Kukla's Korner Hockey
from Cassie Campbell of CBC,
Will Daniel and Henrik Sedin ever receive the respect they deserve? They have been called the Sedin sisters on occasion and I’m sure a few other ‘nicknames’ too, but let’s face it, they are both true superstars in the NHL.
Like Steve Yzerman, who was so often criticized as a player and leader until he won the Stanley Cup, the Sedin twins will probably feel the same wrath until they and their Vancouver Canucks bring home Lord Stanley.
At 29, they are still in their prime and based on their statistics this year, even though both players have played a shortened season due to injury, they have to be put into that elite category of players in the league.
from John Glennon of the Tennessean,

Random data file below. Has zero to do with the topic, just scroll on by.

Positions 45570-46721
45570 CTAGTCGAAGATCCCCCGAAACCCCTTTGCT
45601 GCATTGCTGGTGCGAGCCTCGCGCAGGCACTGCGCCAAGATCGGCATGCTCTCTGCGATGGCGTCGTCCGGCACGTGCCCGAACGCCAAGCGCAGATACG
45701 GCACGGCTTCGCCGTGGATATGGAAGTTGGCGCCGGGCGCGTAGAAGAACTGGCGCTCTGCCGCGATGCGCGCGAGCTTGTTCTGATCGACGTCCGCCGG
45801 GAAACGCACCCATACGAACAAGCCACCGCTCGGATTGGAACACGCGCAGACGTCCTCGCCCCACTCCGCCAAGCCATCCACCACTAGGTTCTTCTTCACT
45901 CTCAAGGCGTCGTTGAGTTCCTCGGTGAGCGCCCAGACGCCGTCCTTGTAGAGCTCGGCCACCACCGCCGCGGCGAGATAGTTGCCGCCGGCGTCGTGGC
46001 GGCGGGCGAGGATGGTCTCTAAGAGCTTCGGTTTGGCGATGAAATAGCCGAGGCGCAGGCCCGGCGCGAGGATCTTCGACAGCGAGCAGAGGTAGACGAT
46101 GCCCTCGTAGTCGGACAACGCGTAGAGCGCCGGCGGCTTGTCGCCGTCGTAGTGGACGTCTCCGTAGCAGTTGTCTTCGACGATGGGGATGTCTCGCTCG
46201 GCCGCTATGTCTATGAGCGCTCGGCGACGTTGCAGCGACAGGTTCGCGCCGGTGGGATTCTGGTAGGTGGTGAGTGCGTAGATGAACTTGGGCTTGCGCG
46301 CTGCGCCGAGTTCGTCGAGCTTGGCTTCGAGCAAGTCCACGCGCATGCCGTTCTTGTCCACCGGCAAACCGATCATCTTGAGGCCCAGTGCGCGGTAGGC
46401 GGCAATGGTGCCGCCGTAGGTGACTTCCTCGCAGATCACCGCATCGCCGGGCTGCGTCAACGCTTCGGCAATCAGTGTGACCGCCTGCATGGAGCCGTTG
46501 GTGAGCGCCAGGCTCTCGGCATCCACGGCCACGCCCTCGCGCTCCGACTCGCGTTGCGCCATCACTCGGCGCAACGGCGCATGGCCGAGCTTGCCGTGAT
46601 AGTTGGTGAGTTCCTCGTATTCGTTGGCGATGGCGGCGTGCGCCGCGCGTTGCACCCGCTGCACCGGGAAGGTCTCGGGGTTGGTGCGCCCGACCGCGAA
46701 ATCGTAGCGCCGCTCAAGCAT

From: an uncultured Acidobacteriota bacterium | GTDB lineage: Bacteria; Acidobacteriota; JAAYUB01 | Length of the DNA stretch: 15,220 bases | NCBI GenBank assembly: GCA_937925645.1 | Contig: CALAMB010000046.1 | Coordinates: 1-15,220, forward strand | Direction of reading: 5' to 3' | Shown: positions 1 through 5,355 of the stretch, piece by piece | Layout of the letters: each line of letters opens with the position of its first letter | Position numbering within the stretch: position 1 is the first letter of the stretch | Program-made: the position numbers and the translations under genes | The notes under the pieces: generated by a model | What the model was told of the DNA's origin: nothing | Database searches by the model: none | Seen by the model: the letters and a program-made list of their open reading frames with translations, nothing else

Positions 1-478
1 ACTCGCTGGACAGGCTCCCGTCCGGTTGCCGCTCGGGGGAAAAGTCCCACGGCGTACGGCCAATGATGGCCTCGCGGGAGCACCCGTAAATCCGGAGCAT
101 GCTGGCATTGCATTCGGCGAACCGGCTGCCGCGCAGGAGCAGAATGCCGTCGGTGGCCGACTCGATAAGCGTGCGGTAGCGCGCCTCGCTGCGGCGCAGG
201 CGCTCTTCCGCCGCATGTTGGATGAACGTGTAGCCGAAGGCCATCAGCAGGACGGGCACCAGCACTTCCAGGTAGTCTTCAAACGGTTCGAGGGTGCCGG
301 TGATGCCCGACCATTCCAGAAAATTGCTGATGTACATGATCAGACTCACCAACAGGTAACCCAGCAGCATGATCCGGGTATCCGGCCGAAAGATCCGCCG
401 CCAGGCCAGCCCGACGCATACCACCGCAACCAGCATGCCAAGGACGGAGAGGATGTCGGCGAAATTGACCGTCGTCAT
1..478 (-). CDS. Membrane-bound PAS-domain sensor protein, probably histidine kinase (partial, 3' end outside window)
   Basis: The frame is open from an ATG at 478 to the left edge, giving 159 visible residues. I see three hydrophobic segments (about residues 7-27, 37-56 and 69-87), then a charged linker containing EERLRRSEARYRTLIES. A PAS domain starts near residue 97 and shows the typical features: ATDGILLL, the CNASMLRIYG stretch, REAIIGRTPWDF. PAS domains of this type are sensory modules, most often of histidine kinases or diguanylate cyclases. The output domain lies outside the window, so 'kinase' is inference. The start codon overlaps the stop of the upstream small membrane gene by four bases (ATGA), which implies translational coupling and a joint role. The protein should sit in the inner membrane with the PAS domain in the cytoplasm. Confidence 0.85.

Cinderella, meet Cinderella.
There’s no indication officials will begin tonight’s game between the Predators and Phoenix Coyotes with that kind of introduction, but considering the circumstances it might be appropriate.
Heading into the season, it would have been hard to find a neutral hockey observer who saw much potential in either team.
Nashville was coming off a 10th-place finish in the Western Conference and made little noise during the offseason. Phoenix was coming off a 13th-place finish and was trying to recover from a disastrous offseason that began when former owner Jerry Moyes declared bankruptcy in May.
NEW YORK—Beginning with tonight’s games, the National Hockey League will implement a new rule prohibiting “a lateral, back-pressure or blind-side hit to an opponent where the head is targeted and/or the principal point of contact.”
Under the new rule, the NHL Hockey Operations Department is empowered to review any such hit for the purpose of Supplemental Discipline.